1. Home
  2. Member Resources
  3. Case Examples
  4. Containing Contagion Builds a Safety-Driven Multidisciplinary Team

Containing Contagion Builds a Safety-Driven Multidisciplinary Team

Charles E. Hill, MD, PhD, FCAP

A page from his chief operating officer at Emory University Hospital (EUH) on August 31, 2014, alerted Charles E. Hill, MD, PhD, FCAP, that an evacuee who had tested positive for Ebola Virus Disease (EVD) was en route to Emory's Serious Communicable Diseases Unit (SCDU).

Dr. Hill, an associate professor of pathology and laboratory medicine at the Emory University School of Medicine and medical director of the SCDU, says the Ebola team had been expecting that news—and not. Tightly scripted, frequently drilled safety and infection control procedures had long-since dictated the hospital's priorities. The team had practiced donning and doffing personal protective gear (PPG) and talked about effective safety meaning consistent use of all the gear they had trained on. They had executed patient care maneuvers while wearing impermeable suits, double gloves, and face shields.

Still, the 12-year-old, high-level biocontainment facility had never before hosted a patient for any length of time—which would turn out to be three weeks on average. And in three days, they would take responsibility for the care of Kent Brantly, MD, a humanitarian volunteer and the first patient with EVD to be treated on US soil.

Ebola had been much in the news, generating anxieties among patients, families, and hospital neighbors. Dr. Hill, a molecular and genetic pathologist who is also director of the EUH Molecular Diagnostics Laboratory, knew that clear, timely internal and external communication would be critical. And if patient census metrics were any measure, they nailed it. "The message from our communications office was that safety was high priority," he says, "and the public heard that message. Our patient volumes actually went up while the SCDU was activated."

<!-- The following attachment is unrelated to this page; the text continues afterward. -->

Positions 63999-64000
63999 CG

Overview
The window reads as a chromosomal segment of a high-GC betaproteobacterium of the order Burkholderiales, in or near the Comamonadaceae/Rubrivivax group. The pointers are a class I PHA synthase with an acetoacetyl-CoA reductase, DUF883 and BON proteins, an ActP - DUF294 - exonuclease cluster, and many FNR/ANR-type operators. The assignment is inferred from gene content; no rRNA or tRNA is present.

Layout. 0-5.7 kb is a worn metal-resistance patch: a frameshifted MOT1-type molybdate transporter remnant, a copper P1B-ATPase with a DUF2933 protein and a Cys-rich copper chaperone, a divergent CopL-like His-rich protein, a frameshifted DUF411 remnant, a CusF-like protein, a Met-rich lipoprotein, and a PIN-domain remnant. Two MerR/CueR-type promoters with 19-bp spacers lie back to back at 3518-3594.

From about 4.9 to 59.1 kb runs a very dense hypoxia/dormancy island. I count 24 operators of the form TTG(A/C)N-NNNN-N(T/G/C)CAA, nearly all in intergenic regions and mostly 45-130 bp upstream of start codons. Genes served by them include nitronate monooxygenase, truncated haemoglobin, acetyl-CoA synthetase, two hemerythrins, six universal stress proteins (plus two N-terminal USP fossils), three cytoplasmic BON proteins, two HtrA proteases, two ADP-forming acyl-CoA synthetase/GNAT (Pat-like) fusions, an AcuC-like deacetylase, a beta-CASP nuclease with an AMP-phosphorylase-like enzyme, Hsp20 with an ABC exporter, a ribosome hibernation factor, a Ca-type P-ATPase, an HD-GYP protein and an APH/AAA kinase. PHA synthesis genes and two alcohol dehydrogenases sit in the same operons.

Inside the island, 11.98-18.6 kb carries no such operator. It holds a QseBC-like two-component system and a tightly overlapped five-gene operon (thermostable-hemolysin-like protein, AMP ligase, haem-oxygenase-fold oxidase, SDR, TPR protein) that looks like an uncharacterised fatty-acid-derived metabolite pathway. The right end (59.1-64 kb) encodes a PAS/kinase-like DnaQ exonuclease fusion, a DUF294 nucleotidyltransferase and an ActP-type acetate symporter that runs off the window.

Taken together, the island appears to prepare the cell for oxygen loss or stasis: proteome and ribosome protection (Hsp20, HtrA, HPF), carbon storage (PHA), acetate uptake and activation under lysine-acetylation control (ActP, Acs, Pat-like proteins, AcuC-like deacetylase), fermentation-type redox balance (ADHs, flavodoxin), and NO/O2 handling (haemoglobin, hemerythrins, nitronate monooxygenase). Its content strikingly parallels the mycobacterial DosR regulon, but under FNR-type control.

Everyone on the SCDU Ebola team was a volunteer, including infectious disease physicians, pathologists, critical care nurses, and laboratory professionals "It was an extremely high-functioning, fully integrated team," Dr. Hill says. "The bond we formed was extraordinary."

Emory's decision to build a family waiting room within the unit proved to be a powerful motivator, Dr. Hill says. It was also a metaphor for the family-centered care and institution-wide commitment that enabled the recovery of all four EVD patients who eventually occupied the SCDU. Environmental health and safety, occupational injury management, facilities engineering, and communications personnel had their roles. It was the occupational injury management team, for example, that enabled the team to capture warning signs of trouble in real time. "We were monitoring our temperature twice a day and logging in to report it on the electronic tool," Dr. Hill says. "If you hadn't logged in one night, you got a call from OIM the following morning."

The SCDU plan1 called for a degree of biocontainment substantially exceeding that required by the Centers for Disease Control and Prevention (CDC). Initially, critical care nurses inside the patient room performed a limited menu of assays using standard point-of-care (POC) instruments, and a Class 2 biosafety cabinet was positioned in an anteroom to accommodate more complex testing. But by the time the team learned that a second Ebola patient was en route, it was clear that the configuration would not safely accommodate the traffic. "So the Emory facilities group recreated our laboratory in what had been a small office," Dr. Hill says. "They redid the ductwork, got us negative pressure, and realigned the temperature to protect blood-gas calibration quality—all in 24 hours."